Tag: WilliamFaulkner

Cat on books

15 Quotes About Writing from Famous Authors

Whether you’re an aspiring writer, an avid reader, or none of the above you can’t help but admit the power and influence the written word has on us all. Writing can be cathartic, informative, distracting, devastating, connecting, and everything in-between.

 

I love writing and words and all the ways in which they can effect our lives so much (seriously) that I’m at a complete and total loss for them right now. 

 

So, I’m just going to let these fifteen quotes from famous authors do the rest of the talking.

 

 

“If I waited for perfection…I would never write a word.” —Margaret Atwood

 

 


 

“There is no greater agony than bearing an untold story inside you.” —Maya Angelou

 


 

“I write entirely to find out what I’m thinking, what I see and what it means. What I want and what I fear.” —Joan Didion

 


 

“Lock up your libraries if you like; but there is no gate, no lock, no bolt that you can set upon the freedom of my mind.”—Virginia Woolf

 


 

“Who wants to become a writer? And why? Because it’s the answer to everything. … It’s the streaming reason for living. To note, to pin down, to build up, to create, to be astonished at nothing, to cherish the oddities, to let nothing go down the drain, to make something, to make a great flower out of life, even if it’s a cactus.” —Enid Bagnold

 

 


 

“We write to taste life twice, in the moment and in retrospect.” —Anaïs Nin

 


 

“And by the way, everything in life is writable about if you have the outgoing guts to do it, and the imagination to improvise. The worst enemy to creativity is self-doubt.”  —Sylvia Plath

 


 

“When I’m writing I know I’m doing the thing I was born to do.” —Anne Sexton

 


 

“I am writing all this down in blue ink, so as to remember that all words, not just some, are written in water.” —Maggie Nelson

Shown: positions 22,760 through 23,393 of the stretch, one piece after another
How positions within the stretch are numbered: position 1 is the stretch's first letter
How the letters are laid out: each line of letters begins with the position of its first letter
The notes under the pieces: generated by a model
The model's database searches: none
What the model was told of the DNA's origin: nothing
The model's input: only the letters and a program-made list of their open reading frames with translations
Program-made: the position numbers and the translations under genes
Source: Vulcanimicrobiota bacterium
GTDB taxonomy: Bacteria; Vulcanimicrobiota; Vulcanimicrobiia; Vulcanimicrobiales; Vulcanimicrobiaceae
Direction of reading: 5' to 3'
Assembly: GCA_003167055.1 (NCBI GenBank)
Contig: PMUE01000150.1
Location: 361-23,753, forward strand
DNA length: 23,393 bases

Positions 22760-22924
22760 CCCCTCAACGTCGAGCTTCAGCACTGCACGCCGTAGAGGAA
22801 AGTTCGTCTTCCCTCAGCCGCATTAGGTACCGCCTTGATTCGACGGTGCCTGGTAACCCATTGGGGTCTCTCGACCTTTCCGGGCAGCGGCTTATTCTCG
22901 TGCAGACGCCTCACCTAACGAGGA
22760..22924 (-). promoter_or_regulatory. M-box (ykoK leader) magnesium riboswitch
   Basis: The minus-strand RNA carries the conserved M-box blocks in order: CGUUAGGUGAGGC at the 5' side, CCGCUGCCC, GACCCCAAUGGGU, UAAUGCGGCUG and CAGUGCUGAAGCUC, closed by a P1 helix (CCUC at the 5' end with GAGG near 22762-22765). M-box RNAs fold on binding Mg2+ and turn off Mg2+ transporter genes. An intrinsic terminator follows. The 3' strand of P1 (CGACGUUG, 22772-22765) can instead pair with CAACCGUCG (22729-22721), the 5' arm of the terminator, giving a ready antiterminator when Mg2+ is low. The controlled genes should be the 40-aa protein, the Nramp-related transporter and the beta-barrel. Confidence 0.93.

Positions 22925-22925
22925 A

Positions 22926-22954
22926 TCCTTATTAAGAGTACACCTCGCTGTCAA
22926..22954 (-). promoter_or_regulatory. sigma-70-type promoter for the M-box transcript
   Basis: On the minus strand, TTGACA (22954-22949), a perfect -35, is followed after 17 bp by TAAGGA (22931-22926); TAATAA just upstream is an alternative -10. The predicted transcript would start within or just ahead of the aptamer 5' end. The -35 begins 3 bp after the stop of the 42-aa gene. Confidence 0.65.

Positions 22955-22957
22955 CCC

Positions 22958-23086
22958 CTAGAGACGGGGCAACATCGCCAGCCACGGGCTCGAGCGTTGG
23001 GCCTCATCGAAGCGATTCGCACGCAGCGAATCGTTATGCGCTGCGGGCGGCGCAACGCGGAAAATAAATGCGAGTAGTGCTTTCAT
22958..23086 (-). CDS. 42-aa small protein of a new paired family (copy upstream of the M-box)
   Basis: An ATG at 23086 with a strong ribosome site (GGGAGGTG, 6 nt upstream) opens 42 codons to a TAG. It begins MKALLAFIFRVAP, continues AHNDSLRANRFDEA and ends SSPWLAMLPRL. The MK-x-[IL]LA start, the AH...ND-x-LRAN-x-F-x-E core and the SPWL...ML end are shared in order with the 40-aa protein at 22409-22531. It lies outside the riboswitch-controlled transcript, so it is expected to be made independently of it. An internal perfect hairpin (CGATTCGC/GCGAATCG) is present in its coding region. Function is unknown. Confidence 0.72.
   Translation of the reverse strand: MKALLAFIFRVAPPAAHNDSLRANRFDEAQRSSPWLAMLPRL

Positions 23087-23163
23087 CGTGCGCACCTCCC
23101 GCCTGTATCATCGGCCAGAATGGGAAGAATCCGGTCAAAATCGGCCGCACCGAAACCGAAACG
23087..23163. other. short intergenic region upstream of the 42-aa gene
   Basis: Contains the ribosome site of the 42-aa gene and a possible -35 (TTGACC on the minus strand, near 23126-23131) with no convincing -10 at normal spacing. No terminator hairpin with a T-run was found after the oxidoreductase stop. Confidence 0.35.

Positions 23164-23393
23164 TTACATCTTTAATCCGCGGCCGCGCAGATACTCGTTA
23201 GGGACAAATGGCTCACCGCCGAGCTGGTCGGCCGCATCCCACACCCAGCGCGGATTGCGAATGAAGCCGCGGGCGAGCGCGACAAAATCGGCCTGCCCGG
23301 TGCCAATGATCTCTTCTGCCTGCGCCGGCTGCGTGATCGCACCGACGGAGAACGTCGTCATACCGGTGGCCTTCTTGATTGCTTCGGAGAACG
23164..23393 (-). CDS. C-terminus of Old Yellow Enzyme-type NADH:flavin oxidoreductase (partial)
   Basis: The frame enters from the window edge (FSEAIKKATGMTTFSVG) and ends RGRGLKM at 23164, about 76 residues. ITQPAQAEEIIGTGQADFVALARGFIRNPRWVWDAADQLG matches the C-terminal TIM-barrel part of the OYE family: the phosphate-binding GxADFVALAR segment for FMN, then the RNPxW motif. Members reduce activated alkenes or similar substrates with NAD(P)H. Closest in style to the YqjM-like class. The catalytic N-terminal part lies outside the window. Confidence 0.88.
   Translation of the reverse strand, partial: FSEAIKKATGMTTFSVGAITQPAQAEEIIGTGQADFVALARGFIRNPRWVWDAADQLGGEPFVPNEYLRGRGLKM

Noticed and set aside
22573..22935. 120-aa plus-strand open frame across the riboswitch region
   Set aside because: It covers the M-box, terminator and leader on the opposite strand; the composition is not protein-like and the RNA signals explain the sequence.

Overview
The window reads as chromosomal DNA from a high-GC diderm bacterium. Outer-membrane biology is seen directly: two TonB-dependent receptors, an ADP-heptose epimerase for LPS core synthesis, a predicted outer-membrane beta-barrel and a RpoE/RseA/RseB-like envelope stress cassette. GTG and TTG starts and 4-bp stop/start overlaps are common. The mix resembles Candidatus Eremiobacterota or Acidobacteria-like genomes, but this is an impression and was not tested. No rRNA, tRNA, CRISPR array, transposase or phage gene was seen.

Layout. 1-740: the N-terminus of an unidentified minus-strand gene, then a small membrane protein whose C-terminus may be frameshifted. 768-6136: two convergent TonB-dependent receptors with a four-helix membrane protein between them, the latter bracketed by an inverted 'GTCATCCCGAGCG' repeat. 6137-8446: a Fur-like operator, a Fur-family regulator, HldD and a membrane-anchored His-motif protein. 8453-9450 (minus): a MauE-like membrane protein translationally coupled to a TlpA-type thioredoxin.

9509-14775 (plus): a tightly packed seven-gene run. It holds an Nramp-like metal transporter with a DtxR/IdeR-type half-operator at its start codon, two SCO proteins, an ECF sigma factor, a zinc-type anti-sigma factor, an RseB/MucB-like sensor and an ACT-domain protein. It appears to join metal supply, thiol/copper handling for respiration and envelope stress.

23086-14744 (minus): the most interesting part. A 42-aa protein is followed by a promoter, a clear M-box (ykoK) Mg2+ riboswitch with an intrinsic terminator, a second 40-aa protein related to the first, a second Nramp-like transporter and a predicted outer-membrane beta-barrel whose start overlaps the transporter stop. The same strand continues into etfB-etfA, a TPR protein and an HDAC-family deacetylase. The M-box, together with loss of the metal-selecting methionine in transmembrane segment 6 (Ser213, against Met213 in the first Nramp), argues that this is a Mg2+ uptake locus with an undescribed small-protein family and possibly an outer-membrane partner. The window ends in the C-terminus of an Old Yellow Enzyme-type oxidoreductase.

“In the diary you find proof that in situations which today would seem unbearable, you lived, looked around and wrote down observations, that this right hand moved then as it does today.” —Franz Kafka

 


 

“A person who writes a book willfully appears before the populace with his pants down.” —Edna St. Vincent Millay

 


 

“Read, read, read. Read everything — trash, classics, good and bad, and see how they do it. Just like a carpenter who works as an apprentice and studies the master. Read! You’ll absorb it. Then write. If it’s good, you’ll find out. If it’s not, throw it out of the window.” —William Faulkner

 


 

Who am I? I’m just a writer. I write things down. I walk through your dreams and invent the future. Sure, I sink the boat of love, but that comes later. And yes, I swallow glass, but that comes later.” —Richard Siken

 


 

“Not all poetry wants to be storytelling. And not all storytelling wants to be poetry. But great storytellers and great poets share something in common: They had something to say, and did.” —Sarah Kay

 


 

“The secret to being a writer is that you have to write. It’s not enough to think about writing or to study literature or plan a future life as an author. You really have to lock yourself away, alone, and get to work.” —Augusten Burroughs

 

 

via GIPHY

 

Featured Image Via Pinterest